A patient with Ebola-like symptoms is being treated at Howard University Hospital in Washington, D.C., a hospital spokesperson confirmed late Friday morning.The patient had traveled to Nigeria recently.
That person has been admitted to the hospital in stable condition, and is being isolated and tested. The medical team is working with the CDC to determine whether the patient has Ebola. (source)
UPDATES: The D.C. Department of Health and the CDC have announced that the D.C. patient under observation for potential Ebola infection has tested negative.
The second patient thought to possibly have Ebola in the D.C. area at Shady Grove Adventist Hospital in Rockville also tested negative. It was actually not Ebola, but malaria.
A possible Ebola virus case has surfaced in Hawaii, where a patient is in isolation and undergoing tests, the Hawaii Health Department said.
“We are early in the investigation of a patient, very, very early, who we’re investigating that might have Ebola. It’s very possible that they do and they have Ebola. I think it’s also more likely that they have another condition that presents with similar symptoms,” said Dr. Melissa Viray, deputy state epidemiologist told KHON-TV, Honolulu. She added the public need not be concerned, reinforcing that the situation remains only a possible case of the Ebola virus. (source)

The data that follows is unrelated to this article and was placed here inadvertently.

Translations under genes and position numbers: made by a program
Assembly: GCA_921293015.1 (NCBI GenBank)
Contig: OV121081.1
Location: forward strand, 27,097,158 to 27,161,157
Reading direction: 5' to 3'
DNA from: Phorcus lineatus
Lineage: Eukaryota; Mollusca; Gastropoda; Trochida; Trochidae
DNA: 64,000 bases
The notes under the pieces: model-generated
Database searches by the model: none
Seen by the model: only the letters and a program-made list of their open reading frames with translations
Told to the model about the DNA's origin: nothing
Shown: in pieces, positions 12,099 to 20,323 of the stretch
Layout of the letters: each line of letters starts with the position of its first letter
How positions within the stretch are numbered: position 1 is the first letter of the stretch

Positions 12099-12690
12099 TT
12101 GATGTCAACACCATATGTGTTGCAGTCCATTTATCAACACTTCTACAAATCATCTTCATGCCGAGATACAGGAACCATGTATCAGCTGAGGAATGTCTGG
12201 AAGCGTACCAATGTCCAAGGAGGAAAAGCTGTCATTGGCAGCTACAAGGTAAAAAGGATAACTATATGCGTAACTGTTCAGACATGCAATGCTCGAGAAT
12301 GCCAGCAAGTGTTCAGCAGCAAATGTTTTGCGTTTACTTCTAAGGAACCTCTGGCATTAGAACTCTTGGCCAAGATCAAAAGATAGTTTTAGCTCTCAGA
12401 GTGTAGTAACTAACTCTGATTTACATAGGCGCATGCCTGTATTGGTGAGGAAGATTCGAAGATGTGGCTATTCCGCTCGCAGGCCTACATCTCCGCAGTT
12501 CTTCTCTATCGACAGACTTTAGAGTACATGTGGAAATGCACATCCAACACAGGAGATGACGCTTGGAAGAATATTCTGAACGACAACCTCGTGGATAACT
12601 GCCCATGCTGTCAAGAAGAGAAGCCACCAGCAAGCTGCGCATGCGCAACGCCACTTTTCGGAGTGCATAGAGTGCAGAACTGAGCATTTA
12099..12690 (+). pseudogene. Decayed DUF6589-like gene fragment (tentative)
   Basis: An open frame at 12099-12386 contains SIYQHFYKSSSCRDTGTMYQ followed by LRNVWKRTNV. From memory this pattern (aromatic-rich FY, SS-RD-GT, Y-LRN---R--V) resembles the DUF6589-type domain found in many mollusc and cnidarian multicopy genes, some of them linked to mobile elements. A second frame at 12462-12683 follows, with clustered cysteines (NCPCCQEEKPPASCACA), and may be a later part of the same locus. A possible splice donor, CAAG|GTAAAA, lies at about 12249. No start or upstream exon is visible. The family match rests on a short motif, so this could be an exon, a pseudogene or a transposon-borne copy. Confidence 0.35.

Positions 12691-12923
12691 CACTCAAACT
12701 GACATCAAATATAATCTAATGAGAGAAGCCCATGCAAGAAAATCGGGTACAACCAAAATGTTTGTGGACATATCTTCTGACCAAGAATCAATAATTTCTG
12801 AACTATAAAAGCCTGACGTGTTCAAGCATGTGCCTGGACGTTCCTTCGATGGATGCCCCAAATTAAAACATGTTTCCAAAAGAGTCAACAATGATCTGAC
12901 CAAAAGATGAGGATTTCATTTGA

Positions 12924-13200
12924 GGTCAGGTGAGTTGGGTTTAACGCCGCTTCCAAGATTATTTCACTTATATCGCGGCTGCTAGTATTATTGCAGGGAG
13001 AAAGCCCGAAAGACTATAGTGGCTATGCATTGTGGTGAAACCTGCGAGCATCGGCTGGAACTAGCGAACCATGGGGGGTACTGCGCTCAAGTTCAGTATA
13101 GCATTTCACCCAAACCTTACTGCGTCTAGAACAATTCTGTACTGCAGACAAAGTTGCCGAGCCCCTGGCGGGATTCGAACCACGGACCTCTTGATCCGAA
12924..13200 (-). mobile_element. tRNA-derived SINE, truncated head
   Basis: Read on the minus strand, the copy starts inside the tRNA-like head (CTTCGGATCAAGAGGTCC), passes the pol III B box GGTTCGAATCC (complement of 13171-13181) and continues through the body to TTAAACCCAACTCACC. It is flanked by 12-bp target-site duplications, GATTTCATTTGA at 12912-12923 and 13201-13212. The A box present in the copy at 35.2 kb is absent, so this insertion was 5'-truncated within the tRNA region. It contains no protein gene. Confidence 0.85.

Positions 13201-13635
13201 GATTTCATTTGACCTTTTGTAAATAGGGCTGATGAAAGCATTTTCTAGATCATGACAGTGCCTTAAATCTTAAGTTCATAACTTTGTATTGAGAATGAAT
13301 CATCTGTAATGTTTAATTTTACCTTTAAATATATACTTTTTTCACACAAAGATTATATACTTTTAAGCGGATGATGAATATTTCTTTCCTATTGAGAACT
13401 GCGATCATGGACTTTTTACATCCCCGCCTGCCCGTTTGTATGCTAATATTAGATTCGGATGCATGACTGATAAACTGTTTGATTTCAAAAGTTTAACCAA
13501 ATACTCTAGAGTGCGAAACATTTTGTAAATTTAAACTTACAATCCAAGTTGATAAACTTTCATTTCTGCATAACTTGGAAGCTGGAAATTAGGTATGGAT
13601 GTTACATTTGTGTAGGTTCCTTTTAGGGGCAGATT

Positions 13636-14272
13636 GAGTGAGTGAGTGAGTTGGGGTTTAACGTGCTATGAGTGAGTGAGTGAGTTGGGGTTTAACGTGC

UPDATE: The Hawaii State Department of Health said Thursday it had ruled out the possibility that a patient isolated at a Honolulu hospital has the Ebola virus.
The patient, an unidentified man, was admitted to the Queen’s Medical Center on Wednesday after experiencing what hospital officials called “possible symptoms that may be consistent with Ebola.”
Early Thursday morning, the United States Centers for Disease Control & Prevention said the isolated patient was not tested for Ebola because his symptoms did not match those typically associated with the virus. The State Department of Health followed that sentiment several hours later, when it confirmed that the individual was “no longer under evaluation for possible Ebola infection.” (source)